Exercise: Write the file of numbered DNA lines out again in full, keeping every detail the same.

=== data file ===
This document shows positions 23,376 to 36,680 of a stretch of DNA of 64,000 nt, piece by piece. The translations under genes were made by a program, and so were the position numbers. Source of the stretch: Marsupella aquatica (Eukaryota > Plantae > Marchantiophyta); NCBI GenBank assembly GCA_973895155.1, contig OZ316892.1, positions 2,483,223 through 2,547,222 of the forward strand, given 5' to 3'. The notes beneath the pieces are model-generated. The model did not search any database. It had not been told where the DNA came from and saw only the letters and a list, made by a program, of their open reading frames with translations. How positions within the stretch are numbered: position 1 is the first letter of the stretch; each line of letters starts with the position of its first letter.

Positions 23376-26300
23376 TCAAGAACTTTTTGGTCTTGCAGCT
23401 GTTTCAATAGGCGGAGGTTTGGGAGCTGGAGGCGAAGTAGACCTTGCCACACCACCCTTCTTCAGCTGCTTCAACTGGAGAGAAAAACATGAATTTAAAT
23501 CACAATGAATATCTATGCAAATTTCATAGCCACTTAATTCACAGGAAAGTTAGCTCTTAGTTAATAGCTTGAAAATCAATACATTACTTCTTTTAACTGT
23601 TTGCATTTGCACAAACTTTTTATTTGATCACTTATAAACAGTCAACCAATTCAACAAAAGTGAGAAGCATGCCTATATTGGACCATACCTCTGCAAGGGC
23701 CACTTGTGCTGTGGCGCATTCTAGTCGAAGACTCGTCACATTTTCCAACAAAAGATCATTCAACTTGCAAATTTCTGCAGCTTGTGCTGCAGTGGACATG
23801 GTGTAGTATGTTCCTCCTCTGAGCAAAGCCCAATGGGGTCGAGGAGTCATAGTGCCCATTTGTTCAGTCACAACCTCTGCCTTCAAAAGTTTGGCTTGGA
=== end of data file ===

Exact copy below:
This document shows positions 23,376 to 36,680 of a stretch of DNA of 64,000 nt, piece by piece. The translations under genes were made by a program, and so were the position numbers. Source of the stretch: Marsupella aquatica (Eukaryota > Plantae > Marchantiophyta); NCBI GenBank assembly GCA_973895155.1, contig OZ316892.1, positions 2,483,223 through 2,547,222 of the forward strand, given 5' to 3'. The notes beneath the pieces are model-generated. The model did not search any database. It had not been told where the DNA came from and saw only the letters and a list, made by a program, of their open reading frames with translations. How positions within the stretch are numbered: position 1 is the first letter of the stretch; each line of letters starts with the position of its first letter.

Positions 23376-26300
23376 TCAAGAACTTTTTGGTCTTGCAGCT
23401 GTTTCAATAGGCGGAGGTTTGGGAGCTGGAGGCGAAGTAGACCTTGCCACACCACCCTTCTTCAGCTGCTTCAACTGGAGAGAAAAACATGAATTTAAAT
23501 CACAATGAATATCTATGCAAATTTCATAGCCACTTAATTCACAGGAAAGTTAGCTCTTAGTTAATAGCTTGAAAATCAATACATTACTTCTTTTAACTGT
23601 TTGCATTTGCACAAACTTTTTATTTGATCACTTATAAACAGTCAACCAATTCAACAAAAGTGAGAAGCATGCCTATATTGGACCATACCTCTGCAAGGGC
23701 CACTTGTGCTGTGGCGCATTCTAGTCGAAGACTCGTCACATTTTCCAACAAAAGATCATTCAACTTGCAAATTTCTGCAGCTTGTGCTGCAGTGGACATG
23801 GTGTAGTATGTTCCTCCTCTGAGCAAAGCCCAATGGGGTCGAGGAGTCATAGTGCCCATTTGTTCAGTCACAACCTCTGCCTTCAAAAGTTTGGCTTGGA